# Understanding Bus Bar Ampacity Charts

This article presents a brief overview of ampacity charts for both copper and aluminum bus bar, and shows how to interpret the data within. However, these charts can only tell you so much. There are a number of considerations that need to be recognized beyond the figures given in the chart. Also, as always, the engineers at Storm would like to remind bus bar designers that ampacity charts are a great guide, but one cannot guarantee that a part will perform as estimated until the part has undergone actual thermal testing and analysis.

**For reference, please see Ampacities of Copper Alloy C11000 Bus Bars or Aluminum to Copper Ampacity Comparison Chart**

**What is an Ampacity Chart?**

It turns out that ampacity is a combination of the words ampere and capacity. An ampere is a unit that describes the level of electrical current carried by the conductor material. So, as implied by the name, an ampacity chart (sometimes called an ampacity table) is a tool used by engineers to quickly calculate the maximum amperage capacity of a specific thickness of bus bar. Instead of doing the math from scratch, the ampacity chart conveniently provides important data for each thickness, namely the expected resistance per foot and the amount of expected heat rise.

**How to Use an Ampacity Chart**

So, you want to determine the appropriate bus bar thickness to carry a specific level of electrical current? First, what amperage does the conductor need to carry? What type of current: Direct Current (DC) or Alternating Current (AC)? What kind of conductor material do you want to use? For the material question, see this article that discusses the differences and potential cost savings when deciding between copper and aluminum bus bar .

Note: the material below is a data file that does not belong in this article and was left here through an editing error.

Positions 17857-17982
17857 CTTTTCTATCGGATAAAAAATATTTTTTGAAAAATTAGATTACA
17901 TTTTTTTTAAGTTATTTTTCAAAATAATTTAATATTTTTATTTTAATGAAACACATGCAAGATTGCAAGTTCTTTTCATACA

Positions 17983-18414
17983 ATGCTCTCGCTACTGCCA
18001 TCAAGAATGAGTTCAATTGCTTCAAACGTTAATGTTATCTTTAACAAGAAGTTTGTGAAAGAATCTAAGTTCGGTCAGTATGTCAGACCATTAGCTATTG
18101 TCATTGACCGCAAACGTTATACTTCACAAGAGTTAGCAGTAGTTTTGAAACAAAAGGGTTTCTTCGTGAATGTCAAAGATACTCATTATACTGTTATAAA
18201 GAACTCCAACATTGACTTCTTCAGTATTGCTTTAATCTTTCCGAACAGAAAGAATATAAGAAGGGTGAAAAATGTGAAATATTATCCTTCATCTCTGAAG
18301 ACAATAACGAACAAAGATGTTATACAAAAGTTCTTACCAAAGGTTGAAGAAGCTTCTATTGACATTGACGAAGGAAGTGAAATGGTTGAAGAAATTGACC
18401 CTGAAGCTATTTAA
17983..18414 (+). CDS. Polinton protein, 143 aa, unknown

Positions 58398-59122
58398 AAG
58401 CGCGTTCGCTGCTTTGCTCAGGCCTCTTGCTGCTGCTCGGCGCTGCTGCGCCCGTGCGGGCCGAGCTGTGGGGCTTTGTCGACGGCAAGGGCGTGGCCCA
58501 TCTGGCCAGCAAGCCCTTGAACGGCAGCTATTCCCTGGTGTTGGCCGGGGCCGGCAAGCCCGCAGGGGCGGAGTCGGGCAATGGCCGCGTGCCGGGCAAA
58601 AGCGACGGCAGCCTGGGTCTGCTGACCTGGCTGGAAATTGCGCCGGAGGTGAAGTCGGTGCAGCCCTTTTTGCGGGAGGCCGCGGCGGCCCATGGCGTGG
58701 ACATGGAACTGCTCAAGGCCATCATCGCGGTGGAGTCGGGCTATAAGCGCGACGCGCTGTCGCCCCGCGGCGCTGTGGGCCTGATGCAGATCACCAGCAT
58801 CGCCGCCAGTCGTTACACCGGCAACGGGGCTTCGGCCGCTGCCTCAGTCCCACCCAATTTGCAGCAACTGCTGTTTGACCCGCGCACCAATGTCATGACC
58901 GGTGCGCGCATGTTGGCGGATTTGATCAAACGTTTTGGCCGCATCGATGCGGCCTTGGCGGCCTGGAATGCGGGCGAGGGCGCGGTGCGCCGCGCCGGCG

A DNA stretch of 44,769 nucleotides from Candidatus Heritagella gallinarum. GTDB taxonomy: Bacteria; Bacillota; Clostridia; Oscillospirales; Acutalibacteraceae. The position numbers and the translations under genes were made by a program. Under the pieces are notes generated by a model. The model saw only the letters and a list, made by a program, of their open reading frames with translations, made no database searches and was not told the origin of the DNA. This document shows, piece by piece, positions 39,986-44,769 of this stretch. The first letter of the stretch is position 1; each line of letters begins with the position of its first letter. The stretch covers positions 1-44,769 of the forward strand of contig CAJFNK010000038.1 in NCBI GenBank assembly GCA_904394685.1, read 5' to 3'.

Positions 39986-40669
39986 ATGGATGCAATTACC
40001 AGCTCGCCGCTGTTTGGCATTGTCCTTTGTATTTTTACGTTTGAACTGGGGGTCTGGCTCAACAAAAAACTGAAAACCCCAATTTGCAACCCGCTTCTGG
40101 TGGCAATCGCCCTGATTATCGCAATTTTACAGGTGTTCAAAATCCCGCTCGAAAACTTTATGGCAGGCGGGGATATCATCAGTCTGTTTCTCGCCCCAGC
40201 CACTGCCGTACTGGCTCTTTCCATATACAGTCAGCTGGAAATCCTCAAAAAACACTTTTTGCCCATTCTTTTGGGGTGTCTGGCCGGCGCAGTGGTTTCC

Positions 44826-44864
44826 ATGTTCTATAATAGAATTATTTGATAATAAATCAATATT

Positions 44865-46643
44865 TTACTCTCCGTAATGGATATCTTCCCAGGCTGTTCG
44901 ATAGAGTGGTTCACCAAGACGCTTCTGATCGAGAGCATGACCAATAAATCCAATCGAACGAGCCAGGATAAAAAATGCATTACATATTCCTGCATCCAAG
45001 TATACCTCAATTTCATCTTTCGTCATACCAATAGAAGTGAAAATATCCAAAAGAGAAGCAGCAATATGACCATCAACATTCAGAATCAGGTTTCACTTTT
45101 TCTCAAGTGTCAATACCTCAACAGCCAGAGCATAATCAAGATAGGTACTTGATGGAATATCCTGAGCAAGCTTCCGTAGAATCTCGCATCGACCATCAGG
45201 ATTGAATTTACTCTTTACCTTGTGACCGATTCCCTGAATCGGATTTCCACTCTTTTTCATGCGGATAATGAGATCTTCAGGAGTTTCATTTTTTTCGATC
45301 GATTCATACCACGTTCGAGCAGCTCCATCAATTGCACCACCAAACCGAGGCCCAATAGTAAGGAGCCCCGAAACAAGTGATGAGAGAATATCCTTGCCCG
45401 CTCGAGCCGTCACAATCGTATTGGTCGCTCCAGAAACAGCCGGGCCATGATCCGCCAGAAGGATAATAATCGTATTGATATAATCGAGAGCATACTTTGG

If you look under the “Area” column, you’ll see two different units of area: square inches and circular mils. The discussion of circular mils necessitates a quick history lesson. Before copper bus bar became the power transfer component of choice, wires were king in the the power distribution industry. Therefore, the ampacity chart is still based on the mathematical language developed around wiring. Wires can be broken down into circular mils (a reference to the area of a circle in thousandths of an inch), where the greater a wire’s gauge/thickness means the more circular mils that are contained in that wire. Bus bars, however, are not circular, but square. As a nod to those who continue to deal with wires, the ampacity chart includes a handy conversion between the square inch area of bus bars and the circular mils of wiring. For example, a 1/16 x 1/2 inch bus bar has an area of 0.0312 inches square, and the equivalent circular area of 39.7 circular mils.

**AC vs. DC Current**

When dealing with DC power, the biggest concern is resistance per foot and the resulting voltage drop. In other words, we don’t want the resistance in the bus bar to be so high that there’s not enough electrical power at the other side. This isn’t such a concern with short bus bars, but as the bar becomes longer, it can become a serious issue. The heading that applies to this in the ampacity chart is “DC Resistance At 20° C, MicroOhms/Ft.” This heading is saying, “At 20° C ambient temperature, you can expect the resistance to be this many microOhms per each foot of bus bar.” MicroOhm meaning one millionth of an Ohm, where an Ohm is a measure of impedance and thus resistance. We can note on the chart that the thinnest copper busbar has a lot of resistance (264.0 MicroOhms/ft), but as the thickness increases, the resistance drops dramatically.